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"What is the difficulty when calculating the integral

$$\int_0^∞ \frac{6}{x^7+2x+1} dx $$

? Solve the integral with matlab's quad."

Sorry for my bad formatting, I'm just learning this formatting. But anyway I think the problem is the infinite bounds so we should chop off the bounds somewhere. Can you suggested how to trim the bounds and divide this integral into perhaps two integrals that we can handle?

I'm thinking of dividing the integral into two manageable integrals and then use matlab's quad.

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    $\begingroup$ It's okay if your formatting is not so great. Just look at the edits and learn, I guess. People are always gonna help if you're trying. There's a FAQ section about how to format stuff though, you should check it out. $\endgroup$ – Patrick Da Silva Sep 10 '12 at 7:51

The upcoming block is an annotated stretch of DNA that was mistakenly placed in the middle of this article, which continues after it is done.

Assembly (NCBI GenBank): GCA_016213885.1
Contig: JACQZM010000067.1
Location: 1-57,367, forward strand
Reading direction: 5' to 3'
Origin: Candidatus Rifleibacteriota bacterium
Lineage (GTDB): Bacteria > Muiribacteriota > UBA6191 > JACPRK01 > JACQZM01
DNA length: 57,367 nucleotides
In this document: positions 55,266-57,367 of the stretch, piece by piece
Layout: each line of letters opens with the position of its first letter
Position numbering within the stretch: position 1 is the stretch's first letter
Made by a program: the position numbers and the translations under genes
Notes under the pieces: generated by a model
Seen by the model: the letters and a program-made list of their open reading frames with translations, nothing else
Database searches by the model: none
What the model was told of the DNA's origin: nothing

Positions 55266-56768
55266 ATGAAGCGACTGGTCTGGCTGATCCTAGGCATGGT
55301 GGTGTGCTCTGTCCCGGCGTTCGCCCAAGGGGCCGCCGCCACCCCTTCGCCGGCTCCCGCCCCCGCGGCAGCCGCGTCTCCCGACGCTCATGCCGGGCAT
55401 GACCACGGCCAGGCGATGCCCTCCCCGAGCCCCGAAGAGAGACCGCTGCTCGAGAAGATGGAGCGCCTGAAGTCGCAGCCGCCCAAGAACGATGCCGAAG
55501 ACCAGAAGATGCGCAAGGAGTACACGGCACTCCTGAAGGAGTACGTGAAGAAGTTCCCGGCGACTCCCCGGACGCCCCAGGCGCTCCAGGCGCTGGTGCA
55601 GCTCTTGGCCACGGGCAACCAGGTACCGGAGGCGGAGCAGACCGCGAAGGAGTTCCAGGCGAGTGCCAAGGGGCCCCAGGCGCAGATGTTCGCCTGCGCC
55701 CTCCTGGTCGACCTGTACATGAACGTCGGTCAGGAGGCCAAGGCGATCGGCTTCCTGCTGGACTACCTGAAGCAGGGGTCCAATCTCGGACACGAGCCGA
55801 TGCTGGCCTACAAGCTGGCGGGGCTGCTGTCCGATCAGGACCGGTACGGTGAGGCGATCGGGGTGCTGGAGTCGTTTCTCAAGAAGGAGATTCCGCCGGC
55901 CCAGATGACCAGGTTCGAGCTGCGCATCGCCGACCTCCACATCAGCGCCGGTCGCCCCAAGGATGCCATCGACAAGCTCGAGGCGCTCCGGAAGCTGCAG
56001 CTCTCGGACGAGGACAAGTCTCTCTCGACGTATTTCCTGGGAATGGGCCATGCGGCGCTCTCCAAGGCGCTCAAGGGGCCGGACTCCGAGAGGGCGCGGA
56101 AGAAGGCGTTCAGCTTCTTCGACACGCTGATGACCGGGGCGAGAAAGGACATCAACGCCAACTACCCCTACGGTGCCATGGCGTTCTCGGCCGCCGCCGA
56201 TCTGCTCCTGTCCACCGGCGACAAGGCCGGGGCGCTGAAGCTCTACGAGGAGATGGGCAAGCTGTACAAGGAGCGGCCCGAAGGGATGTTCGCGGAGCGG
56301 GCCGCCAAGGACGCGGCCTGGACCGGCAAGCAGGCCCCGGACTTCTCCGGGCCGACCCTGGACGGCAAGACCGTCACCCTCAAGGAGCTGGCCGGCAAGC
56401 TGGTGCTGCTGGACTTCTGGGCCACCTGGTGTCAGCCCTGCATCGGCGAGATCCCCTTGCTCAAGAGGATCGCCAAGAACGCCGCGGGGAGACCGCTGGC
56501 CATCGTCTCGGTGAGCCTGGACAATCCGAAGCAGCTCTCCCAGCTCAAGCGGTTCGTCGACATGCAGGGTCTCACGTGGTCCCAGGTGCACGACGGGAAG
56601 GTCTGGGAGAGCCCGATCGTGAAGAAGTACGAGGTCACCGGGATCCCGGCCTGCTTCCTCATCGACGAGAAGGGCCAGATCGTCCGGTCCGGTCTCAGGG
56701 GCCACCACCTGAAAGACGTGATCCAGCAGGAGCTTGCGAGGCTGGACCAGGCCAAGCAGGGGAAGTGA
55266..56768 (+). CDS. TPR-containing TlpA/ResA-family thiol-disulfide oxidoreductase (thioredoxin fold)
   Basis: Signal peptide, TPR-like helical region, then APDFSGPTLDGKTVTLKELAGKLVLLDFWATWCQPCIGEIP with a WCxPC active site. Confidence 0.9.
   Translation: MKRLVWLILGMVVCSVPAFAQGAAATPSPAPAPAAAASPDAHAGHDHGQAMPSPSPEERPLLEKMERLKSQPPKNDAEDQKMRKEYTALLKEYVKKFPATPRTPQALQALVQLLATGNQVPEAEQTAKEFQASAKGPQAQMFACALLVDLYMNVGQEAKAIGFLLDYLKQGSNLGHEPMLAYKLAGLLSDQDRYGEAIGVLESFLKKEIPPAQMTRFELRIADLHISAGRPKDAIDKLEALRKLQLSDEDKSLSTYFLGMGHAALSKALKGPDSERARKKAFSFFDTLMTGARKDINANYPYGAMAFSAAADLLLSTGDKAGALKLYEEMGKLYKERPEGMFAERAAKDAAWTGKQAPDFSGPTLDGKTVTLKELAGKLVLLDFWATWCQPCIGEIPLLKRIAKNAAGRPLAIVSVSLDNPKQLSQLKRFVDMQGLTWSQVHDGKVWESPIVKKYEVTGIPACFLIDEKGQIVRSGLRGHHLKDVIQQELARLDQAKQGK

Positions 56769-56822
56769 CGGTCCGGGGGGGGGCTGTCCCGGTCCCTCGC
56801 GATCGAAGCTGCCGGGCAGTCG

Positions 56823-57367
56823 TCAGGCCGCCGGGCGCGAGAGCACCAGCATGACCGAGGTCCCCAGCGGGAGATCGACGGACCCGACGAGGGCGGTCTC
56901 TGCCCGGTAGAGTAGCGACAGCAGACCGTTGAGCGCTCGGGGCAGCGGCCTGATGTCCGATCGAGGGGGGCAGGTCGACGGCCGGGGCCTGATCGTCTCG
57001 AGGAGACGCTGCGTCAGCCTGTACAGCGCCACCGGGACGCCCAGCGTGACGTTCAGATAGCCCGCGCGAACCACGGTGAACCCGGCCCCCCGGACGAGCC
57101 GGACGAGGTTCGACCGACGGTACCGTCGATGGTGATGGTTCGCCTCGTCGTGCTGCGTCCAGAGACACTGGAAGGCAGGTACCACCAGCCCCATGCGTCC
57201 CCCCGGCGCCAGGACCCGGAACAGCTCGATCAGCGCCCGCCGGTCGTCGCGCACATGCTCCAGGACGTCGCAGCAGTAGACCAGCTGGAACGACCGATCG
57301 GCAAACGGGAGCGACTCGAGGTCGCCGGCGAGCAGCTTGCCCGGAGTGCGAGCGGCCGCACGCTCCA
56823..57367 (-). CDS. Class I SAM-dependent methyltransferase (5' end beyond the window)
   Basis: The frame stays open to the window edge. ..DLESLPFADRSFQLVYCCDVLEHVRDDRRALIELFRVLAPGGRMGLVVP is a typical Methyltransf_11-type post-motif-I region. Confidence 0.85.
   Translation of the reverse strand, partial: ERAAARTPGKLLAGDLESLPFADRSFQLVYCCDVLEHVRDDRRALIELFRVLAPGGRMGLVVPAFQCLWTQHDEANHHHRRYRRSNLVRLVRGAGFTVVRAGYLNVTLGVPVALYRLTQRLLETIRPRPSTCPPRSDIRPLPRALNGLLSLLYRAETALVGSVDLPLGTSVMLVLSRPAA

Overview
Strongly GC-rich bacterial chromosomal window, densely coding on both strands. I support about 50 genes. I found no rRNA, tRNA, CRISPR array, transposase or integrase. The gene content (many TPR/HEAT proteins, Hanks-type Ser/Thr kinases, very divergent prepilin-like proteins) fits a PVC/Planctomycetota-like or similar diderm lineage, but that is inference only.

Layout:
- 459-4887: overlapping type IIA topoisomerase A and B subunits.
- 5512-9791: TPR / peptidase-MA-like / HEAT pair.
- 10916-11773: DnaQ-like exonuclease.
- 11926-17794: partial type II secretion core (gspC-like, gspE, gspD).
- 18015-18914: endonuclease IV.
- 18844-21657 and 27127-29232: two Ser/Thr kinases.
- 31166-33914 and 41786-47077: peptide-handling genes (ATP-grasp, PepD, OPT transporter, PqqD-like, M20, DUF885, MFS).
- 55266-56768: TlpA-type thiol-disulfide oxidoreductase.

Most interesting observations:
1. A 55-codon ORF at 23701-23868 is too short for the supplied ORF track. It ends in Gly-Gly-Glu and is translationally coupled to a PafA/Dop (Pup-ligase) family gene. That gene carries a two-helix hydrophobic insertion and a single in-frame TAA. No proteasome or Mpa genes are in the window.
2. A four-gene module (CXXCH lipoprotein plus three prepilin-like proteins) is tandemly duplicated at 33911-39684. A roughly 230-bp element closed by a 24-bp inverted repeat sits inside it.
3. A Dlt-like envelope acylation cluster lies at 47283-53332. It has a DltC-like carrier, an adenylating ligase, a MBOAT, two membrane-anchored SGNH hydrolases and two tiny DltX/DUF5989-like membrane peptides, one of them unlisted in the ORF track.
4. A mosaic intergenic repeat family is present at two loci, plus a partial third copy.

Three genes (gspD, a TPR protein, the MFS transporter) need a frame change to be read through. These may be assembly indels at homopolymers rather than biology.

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    $\begingroup$ The infinite bound is the most cumbersome part. Maybe you can split the integral into $\int_0^1 + \int_1^{\infty}$, and then make change of variable $x \mapsto 1/x$ to turn the latter into an integral on$[0, 1]$. $\endgroup$ – Sangchul Lee Sep 10 '12 at 7:56
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One could decompose this into an integral from $0$ to $1$ and an integral from $1$ to $\infty$ and use the change of variable $x\to1/z$ in the second part. Since $\mathrm dx=\mathrm dz/z^2$, this yields $$ \int_1^{+\infty}\frac{\mathrm dx}{x^7+2x+1}=\int_0^1\frac{z^5\mathrm dz}{z^7+2z^6+1} $$ and, finally, the integral to compute is $$ 6\int_0^1\left(\frac1{x^7+2x+1}+\frac{x^5}{x^7+2x^6+1}\right)\mathrm dx. $$

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